2020s >> 2020 >> no-1395-november-2020

Engels as Utopian Socialist


Engels became a socialist some time in 1842 after coming into contact with supporters of Robert Owen in Manchester. He contributed to their paper The New Moral World and was interested in their scheme to establish a network of communistic colonies. He was also aware of other groups in France with similar ideas. He was what he himself would later call a ‘utopian socialist’, which was not meant as a criticism of their aim but of why and how they saw socialism coming about.

In February 1845 he took part in a campaign organised by Moses Hess to popularise the idea of communism in their native part of Germany, now the city of Wuppertal. As part of this campaign a series of three meetings was held in Elberfeld. Engels spoke at two of them. In the first, on 8 February, he set out the case against ‘present-day society’ and for replacing it by communism.

His criticism of the existing system, which he called ‘free competition’, was that it was based on ‘individualism’ in the sense that each individual was left to fend for themselves to obtain the money to buy what they needed to live; this led to a war of all against all in which everyone competed against everyone else. The alternative to this ‘individualism’ was communism (or what Robert Owen and the Owenites he had met in England called ‘socialism’) where, instead of people competing against each other to get a living they would co-operate to produce and share out what they needed. As he put it:

In communist society, where the interests of individuals are not opposed to one another but, on the contrary, are united, competition is eliminated. As is self-evident, there can no longer be any question of the ruin of particular classes, nor of the very existence of classes such as the rich and the poor nowadays. As soon as private gain, the aim of the individual to enrich himself on his own, disappears from the production and distribution of the goods necessary to life, trade crises will also disappear of themselves. In communist society it will be easy to be informed about both production and consumption. Since we know how much, on the average, a person needs, it is easy to calculate how much is needed by a given number of individuals, and since production is no longer in the hands of private producers but in those of the community and its administrative bodies, it is a trifling matter ‘to regulate production according to needs’ (his emphasis).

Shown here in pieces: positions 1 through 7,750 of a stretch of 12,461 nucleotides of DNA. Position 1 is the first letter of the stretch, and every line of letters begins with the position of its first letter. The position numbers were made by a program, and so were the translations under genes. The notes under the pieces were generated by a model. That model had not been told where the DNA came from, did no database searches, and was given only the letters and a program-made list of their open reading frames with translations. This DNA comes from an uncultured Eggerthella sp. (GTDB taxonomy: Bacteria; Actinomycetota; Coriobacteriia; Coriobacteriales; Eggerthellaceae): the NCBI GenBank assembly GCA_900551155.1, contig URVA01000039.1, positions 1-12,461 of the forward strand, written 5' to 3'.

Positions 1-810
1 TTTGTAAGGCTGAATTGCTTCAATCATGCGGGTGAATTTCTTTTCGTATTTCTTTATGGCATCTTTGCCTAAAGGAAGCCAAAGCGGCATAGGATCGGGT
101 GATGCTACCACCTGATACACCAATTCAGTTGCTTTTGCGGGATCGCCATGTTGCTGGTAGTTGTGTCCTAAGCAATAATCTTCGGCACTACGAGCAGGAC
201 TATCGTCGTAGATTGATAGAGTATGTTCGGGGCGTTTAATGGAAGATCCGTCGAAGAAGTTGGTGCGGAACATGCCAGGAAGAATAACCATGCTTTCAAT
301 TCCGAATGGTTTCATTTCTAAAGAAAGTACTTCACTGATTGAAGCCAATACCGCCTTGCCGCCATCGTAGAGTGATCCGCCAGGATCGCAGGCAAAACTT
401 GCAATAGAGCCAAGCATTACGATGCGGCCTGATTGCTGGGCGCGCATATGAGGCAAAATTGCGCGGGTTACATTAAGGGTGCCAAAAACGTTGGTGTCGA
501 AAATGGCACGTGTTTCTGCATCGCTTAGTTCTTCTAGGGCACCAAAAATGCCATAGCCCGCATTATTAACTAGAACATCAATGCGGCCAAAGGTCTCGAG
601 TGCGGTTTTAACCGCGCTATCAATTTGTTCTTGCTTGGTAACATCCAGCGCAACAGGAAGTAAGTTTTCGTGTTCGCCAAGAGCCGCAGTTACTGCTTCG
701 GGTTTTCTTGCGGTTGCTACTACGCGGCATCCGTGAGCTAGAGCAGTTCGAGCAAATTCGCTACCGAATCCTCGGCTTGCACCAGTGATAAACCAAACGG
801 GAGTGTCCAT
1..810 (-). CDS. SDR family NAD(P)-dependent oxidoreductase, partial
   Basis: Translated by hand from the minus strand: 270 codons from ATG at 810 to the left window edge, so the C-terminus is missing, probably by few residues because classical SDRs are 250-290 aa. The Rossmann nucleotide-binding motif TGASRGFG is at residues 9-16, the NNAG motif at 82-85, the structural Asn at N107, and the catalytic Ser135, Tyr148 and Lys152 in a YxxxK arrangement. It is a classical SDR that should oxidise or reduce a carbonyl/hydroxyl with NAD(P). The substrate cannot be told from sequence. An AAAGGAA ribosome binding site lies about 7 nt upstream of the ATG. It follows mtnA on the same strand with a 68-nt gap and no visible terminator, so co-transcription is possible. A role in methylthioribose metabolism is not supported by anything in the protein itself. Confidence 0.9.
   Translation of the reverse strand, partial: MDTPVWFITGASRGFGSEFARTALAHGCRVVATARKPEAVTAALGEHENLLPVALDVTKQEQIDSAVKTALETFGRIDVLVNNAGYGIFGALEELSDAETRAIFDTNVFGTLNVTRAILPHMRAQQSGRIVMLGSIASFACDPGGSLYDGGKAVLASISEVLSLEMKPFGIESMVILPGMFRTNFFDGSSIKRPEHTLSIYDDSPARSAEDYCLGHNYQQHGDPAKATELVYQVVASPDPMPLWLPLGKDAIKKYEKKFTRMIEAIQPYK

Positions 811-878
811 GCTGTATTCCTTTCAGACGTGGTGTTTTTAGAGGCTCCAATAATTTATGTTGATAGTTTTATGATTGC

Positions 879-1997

Hess spoke the following week and, besides dealing with the objection that communism was against human nature and the question of who would do the dirty work, made it clear that as in communist society ‘the aim of the individual to enrich himself on his own’ would disappear so would money:

We all have to peddle our life-activity in order to buy in exchange the life-activity of other men – and what is the sum total of all our faculties and of all our forces, which we throw on the market and which we must turn into money, but our own whole life? It is not our body, which we only touch from the outside, but its real force that constitutes our life. When we sell this force of ours we ourselves sell our very life. Money is the mark of slavery; is it not therefore but human value expressed in figures? But men who can be paid, men who buy and sell each other, are they anything but slaves? How can we begin to escape from this traffic in men as long as we live in isolation and as long as each person has to work for himself on his own account in order to gain the means of existence? Who gives us the means of life, the means of our physical and social activity if we don’t gain them by buying and selling our own life?’ (www.marxists.org/archive/hess/1845/elberfeld-speech.htm)

At the time Engels saw a communist society as coming into being gradually and peacefully as a result of social reforms such as education for all workers and communist colonies for the unemployed paid for by a progressive tax on incomes. Later that year, as he and Marx clarified their ideas, they came to the conclusion that ‘present-day society’ was not based on everyone trying to exploit everyone else but on the exploitation of the ‘proletariat’ (the working class) by the ‘bourgeoisie’ (the capitalist class) and that a communist society would come about as the result of a political revolution in which the ‘proletariat’ would overthrow the rule of the ‘bourgeoisie’.

However, Engels never changed his view that communism was a society based on the common ownership of the means of life with production carried on directly to satisfy people’s needs and which by the 1880s he had come to call ‘socialism’.

The full speech can be found here: tinyurl.com/y44gjssd


Socialist Standard November 2020

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